I’m going through “Star Trek: The Next Generation” and reviewing every episode, complete with commentary and a grade from A-F. I’ve also included a score and comment from my wife, who has never seen the show before. There are SPOILERS for each episode below.
“The Masterpiece Society”
The Enterprise is trailing a galactic core piece [or somesuch] when they realize there is a heretofore unknown human colony in the path of destruction this object will plow. After making contact, they learn that the colony is actually a genetic experiment in which all the people have been selectively bred in order to fulfill specific roles. The colonists are thus quite resistant to the notion they need to move or relocate because they fear that it will overthrow the society that has been created there. The crew works to try to convince Aaron Conor–the colony’s leader–of the necessity of working together, and as they do work to save the colony, Conor and Troi forge a relationship. Hannah Bates, a scientist from the colony, is dispatched to help with figuring out how to save it on the Enterprise. After the danger is averted, Bates and others decide they want to leave the colony, and after some pushing on all sides, it is agreed they may leave, putting the colony in some uncertainty about its future.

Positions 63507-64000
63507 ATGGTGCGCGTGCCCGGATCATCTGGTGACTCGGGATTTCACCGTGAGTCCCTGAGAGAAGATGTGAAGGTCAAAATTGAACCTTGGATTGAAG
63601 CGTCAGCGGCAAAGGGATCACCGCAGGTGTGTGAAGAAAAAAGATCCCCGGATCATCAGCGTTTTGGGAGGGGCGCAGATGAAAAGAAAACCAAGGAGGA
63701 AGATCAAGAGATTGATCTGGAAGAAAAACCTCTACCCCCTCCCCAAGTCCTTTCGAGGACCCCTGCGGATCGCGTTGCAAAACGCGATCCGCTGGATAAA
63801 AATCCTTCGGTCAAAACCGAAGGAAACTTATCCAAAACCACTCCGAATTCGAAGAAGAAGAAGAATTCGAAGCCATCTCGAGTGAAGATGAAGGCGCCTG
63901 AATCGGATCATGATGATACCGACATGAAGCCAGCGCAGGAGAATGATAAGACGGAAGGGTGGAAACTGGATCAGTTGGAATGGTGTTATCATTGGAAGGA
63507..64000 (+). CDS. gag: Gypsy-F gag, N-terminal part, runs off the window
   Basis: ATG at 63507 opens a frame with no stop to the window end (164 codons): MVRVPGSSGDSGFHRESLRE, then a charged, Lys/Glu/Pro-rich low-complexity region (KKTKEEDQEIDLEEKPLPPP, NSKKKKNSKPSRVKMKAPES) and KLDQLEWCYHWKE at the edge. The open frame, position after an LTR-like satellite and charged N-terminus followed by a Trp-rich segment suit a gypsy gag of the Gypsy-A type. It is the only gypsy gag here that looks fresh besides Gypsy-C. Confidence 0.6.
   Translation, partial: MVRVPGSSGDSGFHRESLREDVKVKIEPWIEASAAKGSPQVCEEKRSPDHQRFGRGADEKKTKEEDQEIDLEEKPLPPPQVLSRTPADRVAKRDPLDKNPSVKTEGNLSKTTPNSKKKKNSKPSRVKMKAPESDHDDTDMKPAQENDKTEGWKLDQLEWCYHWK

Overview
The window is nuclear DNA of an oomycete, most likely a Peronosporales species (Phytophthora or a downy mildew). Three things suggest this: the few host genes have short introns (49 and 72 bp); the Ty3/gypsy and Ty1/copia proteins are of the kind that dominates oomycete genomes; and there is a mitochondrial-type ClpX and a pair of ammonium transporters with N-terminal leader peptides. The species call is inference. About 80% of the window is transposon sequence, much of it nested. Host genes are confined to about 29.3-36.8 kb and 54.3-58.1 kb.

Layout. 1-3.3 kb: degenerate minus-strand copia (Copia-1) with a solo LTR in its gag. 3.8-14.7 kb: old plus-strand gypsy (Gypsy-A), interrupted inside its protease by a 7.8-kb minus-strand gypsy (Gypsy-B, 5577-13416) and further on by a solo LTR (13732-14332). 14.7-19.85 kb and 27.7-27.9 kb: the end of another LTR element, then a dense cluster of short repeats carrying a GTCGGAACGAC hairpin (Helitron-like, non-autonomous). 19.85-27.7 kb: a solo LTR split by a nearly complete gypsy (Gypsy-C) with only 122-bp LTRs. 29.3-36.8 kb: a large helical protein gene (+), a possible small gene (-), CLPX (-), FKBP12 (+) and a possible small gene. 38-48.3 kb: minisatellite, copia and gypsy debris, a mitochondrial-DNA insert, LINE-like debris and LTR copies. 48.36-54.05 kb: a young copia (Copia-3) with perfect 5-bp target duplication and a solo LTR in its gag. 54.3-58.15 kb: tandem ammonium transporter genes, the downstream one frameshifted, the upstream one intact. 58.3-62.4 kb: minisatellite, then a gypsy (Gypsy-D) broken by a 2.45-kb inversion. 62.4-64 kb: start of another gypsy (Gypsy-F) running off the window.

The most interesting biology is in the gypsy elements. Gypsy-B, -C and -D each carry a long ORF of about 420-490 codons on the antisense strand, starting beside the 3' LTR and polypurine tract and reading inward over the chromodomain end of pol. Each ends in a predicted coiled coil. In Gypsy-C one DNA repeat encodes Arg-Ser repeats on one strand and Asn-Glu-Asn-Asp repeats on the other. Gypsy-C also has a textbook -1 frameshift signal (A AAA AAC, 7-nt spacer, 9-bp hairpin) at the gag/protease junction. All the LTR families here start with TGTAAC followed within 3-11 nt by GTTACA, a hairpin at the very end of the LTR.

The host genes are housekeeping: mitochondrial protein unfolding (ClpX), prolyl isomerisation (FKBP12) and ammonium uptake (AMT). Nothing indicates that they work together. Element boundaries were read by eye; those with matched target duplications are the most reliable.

In writing, there’s a mantra repeated all over in almost every corner I’ve ever explored: “Show, don’t tell.” “The Masterpiece Society” commits the mistake of doing a bit too much “telling” and not enough “showing.” There’s a whole lot of back-and-forth over what is the right thing to do. Thus, we as viewers are treated to lengthy periods in which all that is happening is talking. I don’t mind this too much, but at some point I had to wonder if we were going to move the plot forward amidst all the debates over the right course of action.
That said, I really enjoyed this episode quite a bit. In fact, I think I’ll write about the ethical issues some more on my main site. The issues that were raised were continually interesting–issues of eugenics, genetic modification, and the like. Geordi’s discussion over his own ability to contribute to society was particularly moving. The ethical questions are all worth thinking about, and the episode continually raises new angles to approach them from.
The core plot is also entertaining, because we so often see the Enterprise swoop in and solve issues on planets without getting insight into how the process works. Here, we see tech teams moving around, crew members trying to solve related problems, and more. It’s an extended look into how things work in the universe, and that makes it solid viewing. I have to wonder, though, how it is that the Chief Engineer is somehow the one who is involved in all the science-y questions.
“The Masterpiece Society” was an intriguing episode. It just does a bit too much talking about the issues instead of showing them to us to be truly spectacular television. As someone interested in philosophy, it was a home run; as a viewer just wanting to enjoy some Trek, it was still solid but not as amazing as it could have been.
Grade: B+ “It brings up a bunch of interesting ethical issues, but it preaches about them a bit too much.”
Wife’s Grade and Comment: B+ “It was a very interesting premise that raised some good issues, but lacked the ‘wow’ factor to put it into the ‘A’s.'”